Friday, May 16, 2008

Foraging/Summer Reading

Writing a dissertation involves a lot of what my director calls foraging. Having worked on my dissertation for a year and a day, I appreciate this distinction more than ever between foraging and reading, even if "reading" remains too capacious a practice to pin down. Foraging (i.e., picking back through stacks of stuff one has already read before, already encountered) is necessary for writing a dissertation, but I don't find that it brings with it the same sort of inventive lift I find in reading new stuff. Yet, striking a reasonable balance between the two--between, that it, revisiting familiar materials and ideas and taking up new materials and ideas--has been tremendously difficult. In 366 days of dissertating, I have foraged well enough to draft several chapters and revise two of them sufficiently that they're off to committee. What I haven't done well enough is read new stuff that's not directly involved in the dissertation. Sure, I suppose some of this is unavoidable, but it nevertheless has felt like a void, especially so because it follows on the heels of coursework and preparing for comprehensive exams--three years of intensively reading new gatherings of texts that gravitate like this <---> rather than --><--. Another way to put it: reading up to the dissertation favors centrifugal force (i.e., tends away from center) rather than centripetal force (i.e., tends toward the center). When I have that feeling of mental drought, I believe it is--in part--because of not enough of this first sort of reading (whatever forms it might take: books, journal articles, blogs, etc.).

I still have some dissertation left to write. Thus, there will be more foraging this summer, more orbits around familiar work. But I also want to renew some of the purely-for-the-spark-of-it reading that I have been missing. Might be too ambitious to hope for a whole lot of time for this in the summer months given that I am teaching a course, working in the writing center, mentoring three new online instructors, wrapping up the draft of the diss, polishing job materials, and traveling to Seattle, Albuquerque, and Hershey, Pa., and, as importantly, grilling out, sipping margaritas, playing bolo toss, cutting the lawn, and so on, but that's a chance I must take. For summer reading, then, the start of a list:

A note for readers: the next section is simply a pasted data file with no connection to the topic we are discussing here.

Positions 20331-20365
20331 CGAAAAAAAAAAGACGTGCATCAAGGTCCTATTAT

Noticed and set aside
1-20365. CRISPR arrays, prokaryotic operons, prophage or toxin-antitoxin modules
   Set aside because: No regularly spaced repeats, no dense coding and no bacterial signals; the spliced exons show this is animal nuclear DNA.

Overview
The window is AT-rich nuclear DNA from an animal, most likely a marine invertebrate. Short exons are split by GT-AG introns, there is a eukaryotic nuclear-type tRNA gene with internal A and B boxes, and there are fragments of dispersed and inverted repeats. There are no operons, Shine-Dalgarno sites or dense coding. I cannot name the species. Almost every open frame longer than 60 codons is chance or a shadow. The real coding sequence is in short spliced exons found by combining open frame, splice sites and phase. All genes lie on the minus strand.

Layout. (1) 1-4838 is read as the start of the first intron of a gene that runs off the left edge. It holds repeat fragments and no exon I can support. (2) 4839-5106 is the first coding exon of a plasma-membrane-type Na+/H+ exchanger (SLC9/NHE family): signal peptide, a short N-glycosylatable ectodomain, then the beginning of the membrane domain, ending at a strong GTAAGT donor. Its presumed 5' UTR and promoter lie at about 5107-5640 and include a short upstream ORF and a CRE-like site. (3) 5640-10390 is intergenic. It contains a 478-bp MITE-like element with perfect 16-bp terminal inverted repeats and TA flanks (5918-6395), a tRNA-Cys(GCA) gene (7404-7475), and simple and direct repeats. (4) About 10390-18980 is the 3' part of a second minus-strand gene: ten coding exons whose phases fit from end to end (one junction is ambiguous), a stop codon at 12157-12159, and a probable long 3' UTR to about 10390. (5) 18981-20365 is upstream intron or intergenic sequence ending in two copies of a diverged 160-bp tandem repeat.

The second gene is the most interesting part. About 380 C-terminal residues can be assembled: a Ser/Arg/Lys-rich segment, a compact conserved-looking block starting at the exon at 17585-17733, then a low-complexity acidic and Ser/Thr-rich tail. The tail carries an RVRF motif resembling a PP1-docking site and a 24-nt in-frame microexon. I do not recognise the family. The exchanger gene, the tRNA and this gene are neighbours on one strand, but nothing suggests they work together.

*A Long Way Gone, Ishmael Beah (SU shared reading)
Here Comes Everybody, Clay Shirky
The Omnivore's Dilemma, Michael Pollan
A Whole New Mind, Daniel Pink
For the Love of It: Amateuring and Its Rivals, Wayne Booth
^PrairyErth (a deep map), William Least Heat-Moon (Is this for this diss?)
A Counter-History of Composition, Byron Hawk (Is this?)
The Ghost Map, Steven Johnson (How about this?)
The Back of the Napkin, Dan Roam (Might this?)

* I still need to pick up a copy of this.
^ This one's underway. A few striking moments in the first one-third (up to where I am now). On the other hand, it will push you to the brink of toxicity with details about Chase County, Kansas.

To end, I should add a nod of credit to those who have said interesting things about one or more of these books and, thus, recommended them.

Bookmark and Share Posted by at May 16, 2008 3:15 PM to Reading Notes

I'm going back and forth between Byron's book and Ghost Map right now. Interesting stuff. For good or bad, I think everything you read will have the potential to become grist for the diss. mill.

Such is life.

Posted by: Alex Reid at May 18, 2008 6:43 AM

Whatever keeps the mill wheel turning, yeah?

And yet, I fancy reading some stuff with no bearing whatsoever from time to time.

Posted by: Derek at May 20, 2008 2:03 PM